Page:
If I had 10 cents every time I sat down scrabbling for a leftover tissue in my pocket at the end of the meal, remarking 'oh they certainly tasted better back then'....

                And though I've never visited in my childhood, I find myself heading to Menglembu almost every visit back to Ipoh. Feels older and authentic, food's usually cheaper too

                1. re: Zichar

                  Zichar, we used to travel to Menglembu for the famous wanton mee back in the 1990s. Is it still there, and how is the quality? (Sorry I can't be of more help in identifying it!). I guess we were lucky that we lived in quite a central location so we used to visit places like Kong Heng every now and again.

                  klyeoh, I totally get where you are coming from, but I can't help feeling that the quality at some of these famous places is slipping, or at the very least, they are losing their consistency. Lou Wong chicken and beansprouts is the typical example; recent visits have been spotty but we keep going back in the hope we will get them on a good day, and we do around 50% of the time. Funny Mountain Beancurd is one of the few that I know of that has managed a generational transition without any noticeable downturn.

                  1. re: Julian Teoh

                    Ahh ... iirc yes it still is :-) I know of two - one in the township and another through twists and turns on the outskirts.
                    Am not a fan though, I think for that my tastebuds have been Sg-ized, preferring some form of chilli now to my noodles (to which my dad gave me raised eyebrows the last he visited!)

                    I do love the Twins (Ma Chai) Chee Cheong Fun, just across the township's Magnum 4D outlet. Silky smooth rice rolls served with a wide array of decadent currys - sambal sotong, stink beans, fried pig skin, even cockles. Good grief, even typing this out is making me drool!

                    Funny you should mention Funny Mountain (pun intended), I would opine that you probably wouldn't go wrong with soy products. I remember growing up with the tale/rumour that the boss drives in a big white Mercedes from all the profits beans and water have made him. Oh many an afternoon spent having chicken rice at Pak Kong then a short jaunt down to grab a tall glass of 'yin yeong'...

                    As for beansprouts chicken, I'm firmly in Onn Kee's camp, diagonally opposite Lou Wong. Allegiance being pledged since my childhood, it's tough to shake off. They do fall into the inconsistency trap though and have had the displeasure of tasting their 'off-day' fare.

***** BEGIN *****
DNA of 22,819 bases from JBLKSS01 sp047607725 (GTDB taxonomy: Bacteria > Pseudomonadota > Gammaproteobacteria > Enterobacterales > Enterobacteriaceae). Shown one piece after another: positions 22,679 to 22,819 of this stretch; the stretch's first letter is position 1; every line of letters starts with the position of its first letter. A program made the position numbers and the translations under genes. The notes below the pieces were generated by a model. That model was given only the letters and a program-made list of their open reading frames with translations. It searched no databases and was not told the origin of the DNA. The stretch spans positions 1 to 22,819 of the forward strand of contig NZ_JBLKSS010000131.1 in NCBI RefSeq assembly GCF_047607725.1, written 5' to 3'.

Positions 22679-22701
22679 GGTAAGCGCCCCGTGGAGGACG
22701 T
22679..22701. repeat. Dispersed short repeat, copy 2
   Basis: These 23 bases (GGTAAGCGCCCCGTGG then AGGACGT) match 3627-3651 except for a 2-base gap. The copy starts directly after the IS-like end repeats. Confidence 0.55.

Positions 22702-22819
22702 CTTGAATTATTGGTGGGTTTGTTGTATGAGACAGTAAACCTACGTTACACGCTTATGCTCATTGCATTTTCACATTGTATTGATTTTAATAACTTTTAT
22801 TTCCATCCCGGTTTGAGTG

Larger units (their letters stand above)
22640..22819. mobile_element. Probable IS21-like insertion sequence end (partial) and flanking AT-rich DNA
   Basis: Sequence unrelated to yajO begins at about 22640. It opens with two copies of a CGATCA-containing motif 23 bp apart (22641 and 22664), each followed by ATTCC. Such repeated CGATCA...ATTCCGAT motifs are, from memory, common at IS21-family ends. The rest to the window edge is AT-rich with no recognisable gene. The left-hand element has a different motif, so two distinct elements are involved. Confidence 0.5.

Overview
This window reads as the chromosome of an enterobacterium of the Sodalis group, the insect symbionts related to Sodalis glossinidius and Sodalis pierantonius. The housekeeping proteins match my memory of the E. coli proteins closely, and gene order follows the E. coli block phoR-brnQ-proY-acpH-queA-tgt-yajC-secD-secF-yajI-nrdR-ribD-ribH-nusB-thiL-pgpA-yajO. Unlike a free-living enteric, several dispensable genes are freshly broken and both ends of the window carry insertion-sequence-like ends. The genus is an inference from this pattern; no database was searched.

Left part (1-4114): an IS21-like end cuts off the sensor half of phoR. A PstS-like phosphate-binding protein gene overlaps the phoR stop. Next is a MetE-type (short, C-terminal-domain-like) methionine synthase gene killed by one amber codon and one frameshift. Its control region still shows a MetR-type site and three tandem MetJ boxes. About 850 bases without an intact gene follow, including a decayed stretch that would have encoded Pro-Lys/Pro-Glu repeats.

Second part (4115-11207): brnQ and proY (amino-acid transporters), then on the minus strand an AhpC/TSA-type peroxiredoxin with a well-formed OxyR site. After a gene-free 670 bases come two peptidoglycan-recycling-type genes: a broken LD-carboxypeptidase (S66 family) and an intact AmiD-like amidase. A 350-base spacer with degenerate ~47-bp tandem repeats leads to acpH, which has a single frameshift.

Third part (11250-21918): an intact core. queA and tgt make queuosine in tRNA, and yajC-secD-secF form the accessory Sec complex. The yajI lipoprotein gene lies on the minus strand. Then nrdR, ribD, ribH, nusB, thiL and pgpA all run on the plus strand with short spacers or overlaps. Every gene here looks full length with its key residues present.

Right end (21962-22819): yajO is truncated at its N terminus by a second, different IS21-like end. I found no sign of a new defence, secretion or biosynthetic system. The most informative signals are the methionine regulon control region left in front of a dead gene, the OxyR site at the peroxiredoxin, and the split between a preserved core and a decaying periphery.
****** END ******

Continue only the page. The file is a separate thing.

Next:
1. re: Zichar

                      Interesting. I only know Menglembu for its groundnuts but never eaten there.

                      By the way, when you say your "tastebuds have been Sg-ized", I hope you only meant the chilli part, because Singapore hawker food is, IMHO, simply awful. Most of them are mass-produced in some factories somewhere on the island.

                      1. re: penang_rojak

                        You should, quite a few treasures hidden within the township. Where bicycles roam freely and motorbikes criss-cross along even in the opposite direction with nary a care for their lives... fun times :-)

                        Yes, chilli part mostly. Was just in KL for Qing Ming, super spoilt for choice, so much to eat, so little time! Dinner at Mum's Place, my goodness I haven't had ikan sumbat in years and I've been looking around for a good rendition here ever since last Sat...

                        But to be fair there's good food to be had here, have found a few unsung heroes aka old aunties and uncles who cook with pride and passion. Then again, I cook at home more often now so that's rather moot.

                        1. re: penang_rojak

                          Same here - only know the Menglembu for groundnuts. Have never understood the appeal of both taugeh chicken stalls - long long queues and so so food. Prefer Ipoh Kway Teow anyday.

                          1. re: mikey8811

                            With tastebuds steeped in childhood tradition, I'm probably biased!
                            My usual order would be hor fun dry (surprisingly fragrant 'cooked oil'), a plate of juicy crunchy beansprouts, chicken breastmeat only (it's tender and has enough rough striations to absorb the gravy) and a bowl of pork balls. The last being a leftover from the times my mom used to make 'ikan bilis' + meatball soup with these giant pork balls purchased from Leong Sin Nam Farms. Pretty sure I turn into a ten-year-old every time I bite into one... :D

                      2. re: Julian Teoh

                        Don't think I'd ever seen a crowd of *this* size waiting to buy soybean curd (Singapore: "tau hway", Ipoh: "tau fu fah") like this one in front of Funny Mountain last weekend.